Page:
Based upon what one might find spoken and written in many conservative Christian/Evangelical spaces, one would expect the New Testament to have much to say about leadership. And yet when we turn to the pages of Scripture we do not find leadership emphasized or spoken about much. We do not see continual exhortation for Christians to cultivate leadership skills. One searches the New Testament in vain for the phrase “servant leadership.”

Instead, Jesus bore witness in Matthew 20:25-28:

But Jesus called them and said, “You know that the rulers of the Gentiles lord it over them, and those in high positions use their authority over them. It must not be this way among you! Instead whoever wants to be great among you must be your servant, and whoever wants to be first among you must be your slave – just as the Son of Man did not come to be served but to serve, and to give his life as a ransom for many.”

Through the lens of the cult of leadership Jesus would exhort people to lead by serving, but Jesus did not actually say any such thing. Jesus instead casts aspersion on the entire endeavor of desiring to obtain a position of leadership. If one is a servant, by definition, one is not great; and certainly “the first slave” is a contradiction in terms! Jesus expected the Gentiles to seek power to rule over others and leverage that authority for their own purposes, and then He explicitly told His followers not to do the same (Matthew 20:25).

In Christ we must be skeptical of anyone who would seek positions of authority, influence, and power. As creatures made in God’s image, humans can desire authority, influence, and power in order to serve as good stewards of God’s creation and their fellow man; yet in their corruption, anxieties, and fears, humans leverage authority, influence, and power to benefit themselves and their associates to the harm of the creation and/or of other people. No matter how altruistic and principled a person might sound in their quest for leadership, in practice he or she will invariably fall prey to the powers and principalities over this present darkness and leverage their authority to benefit their own.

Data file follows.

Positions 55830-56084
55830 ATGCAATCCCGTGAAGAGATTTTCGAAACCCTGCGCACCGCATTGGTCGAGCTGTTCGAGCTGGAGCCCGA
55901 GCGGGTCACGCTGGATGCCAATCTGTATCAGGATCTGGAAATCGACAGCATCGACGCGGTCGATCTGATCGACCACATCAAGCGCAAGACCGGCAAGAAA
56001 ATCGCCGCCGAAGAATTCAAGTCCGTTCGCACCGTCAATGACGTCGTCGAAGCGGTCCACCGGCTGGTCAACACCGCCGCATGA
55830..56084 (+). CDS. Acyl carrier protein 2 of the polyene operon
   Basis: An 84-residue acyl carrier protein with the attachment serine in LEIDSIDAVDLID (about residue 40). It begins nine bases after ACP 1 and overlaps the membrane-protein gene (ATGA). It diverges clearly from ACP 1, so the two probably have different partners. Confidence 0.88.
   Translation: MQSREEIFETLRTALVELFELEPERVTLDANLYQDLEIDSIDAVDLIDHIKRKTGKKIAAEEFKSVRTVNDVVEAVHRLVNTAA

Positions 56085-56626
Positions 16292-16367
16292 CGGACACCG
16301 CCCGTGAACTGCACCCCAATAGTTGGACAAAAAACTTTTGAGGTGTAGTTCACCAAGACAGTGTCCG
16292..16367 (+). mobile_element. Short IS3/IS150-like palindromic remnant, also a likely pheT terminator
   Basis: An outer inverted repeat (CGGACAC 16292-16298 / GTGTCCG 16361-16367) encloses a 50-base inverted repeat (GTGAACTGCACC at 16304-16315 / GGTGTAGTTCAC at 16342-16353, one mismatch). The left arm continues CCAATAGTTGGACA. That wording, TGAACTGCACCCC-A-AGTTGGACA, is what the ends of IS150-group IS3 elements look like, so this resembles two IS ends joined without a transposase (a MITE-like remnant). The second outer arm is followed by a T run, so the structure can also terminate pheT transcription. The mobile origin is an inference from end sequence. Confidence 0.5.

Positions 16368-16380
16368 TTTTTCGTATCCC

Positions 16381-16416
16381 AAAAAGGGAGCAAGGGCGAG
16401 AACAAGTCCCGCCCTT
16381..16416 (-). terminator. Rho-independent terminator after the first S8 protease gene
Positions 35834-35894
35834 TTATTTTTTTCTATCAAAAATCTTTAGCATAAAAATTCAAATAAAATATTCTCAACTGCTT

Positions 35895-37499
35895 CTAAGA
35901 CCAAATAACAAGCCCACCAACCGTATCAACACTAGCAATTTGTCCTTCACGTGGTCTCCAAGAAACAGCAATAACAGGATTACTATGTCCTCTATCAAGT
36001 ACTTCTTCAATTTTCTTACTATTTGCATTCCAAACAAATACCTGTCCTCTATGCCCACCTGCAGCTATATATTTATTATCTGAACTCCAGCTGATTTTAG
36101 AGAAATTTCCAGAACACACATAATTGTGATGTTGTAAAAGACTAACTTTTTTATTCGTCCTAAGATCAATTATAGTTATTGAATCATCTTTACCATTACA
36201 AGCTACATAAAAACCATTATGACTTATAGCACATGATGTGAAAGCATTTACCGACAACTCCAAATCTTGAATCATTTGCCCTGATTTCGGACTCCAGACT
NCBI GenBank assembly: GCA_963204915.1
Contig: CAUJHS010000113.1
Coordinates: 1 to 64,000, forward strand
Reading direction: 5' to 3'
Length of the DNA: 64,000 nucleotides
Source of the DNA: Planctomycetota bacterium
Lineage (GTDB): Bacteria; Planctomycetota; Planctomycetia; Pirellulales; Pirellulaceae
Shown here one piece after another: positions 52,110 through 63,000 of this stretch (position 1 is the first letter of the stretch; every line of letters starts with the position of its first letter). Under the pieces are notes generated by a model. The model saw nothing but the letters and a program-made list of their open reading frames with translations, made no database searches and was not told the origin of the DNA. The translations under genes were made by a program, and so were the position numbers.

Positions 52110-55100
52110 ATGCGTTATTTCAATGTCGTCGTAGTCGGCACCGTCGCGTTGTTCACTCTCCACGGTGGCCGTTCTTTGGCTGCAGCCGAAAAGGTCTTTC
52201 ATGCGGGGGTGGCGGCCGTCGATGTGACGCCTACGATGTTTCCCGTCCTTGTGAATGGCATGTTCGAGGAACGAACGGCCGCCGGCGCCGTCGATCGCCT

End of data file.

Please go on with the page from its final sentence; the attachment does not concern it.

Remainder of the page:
And yet is there not authority, influence, and power among the people of God? Certainly; and Jesus remains its ultimate embodiment and expression. He lived as a servant; He did all things by the authority of His Father (Matthew 20:28). God exalted Him after He humbled Himself; He did not exalt Himself (Philippians 2:5-11). His Apostles also reflected His purposes regarding authority, influence, and power. While Jesus lived His disciples viewed authority, influence, and power according to the ways of the world; Jesus’ exhortation in Matthew 20:25-28 was precipitated by the disciples jockeying for positions of prominence in Matthew 20:20-24. Yet in the book of Acts and afterward we see how the Apostles received authority, influence, and power by the power of God in Christ through the Holy Spirit, and they leveraged that authority, influence, and power according to God’s purposes in the Spirit, not for their own aggrandization or benefit. Throughout his letters Paul testified to his apostleship through God’s calling and his influence based on his sufferings and weakness (e.g. 2 Corinthians 10:1-12:21).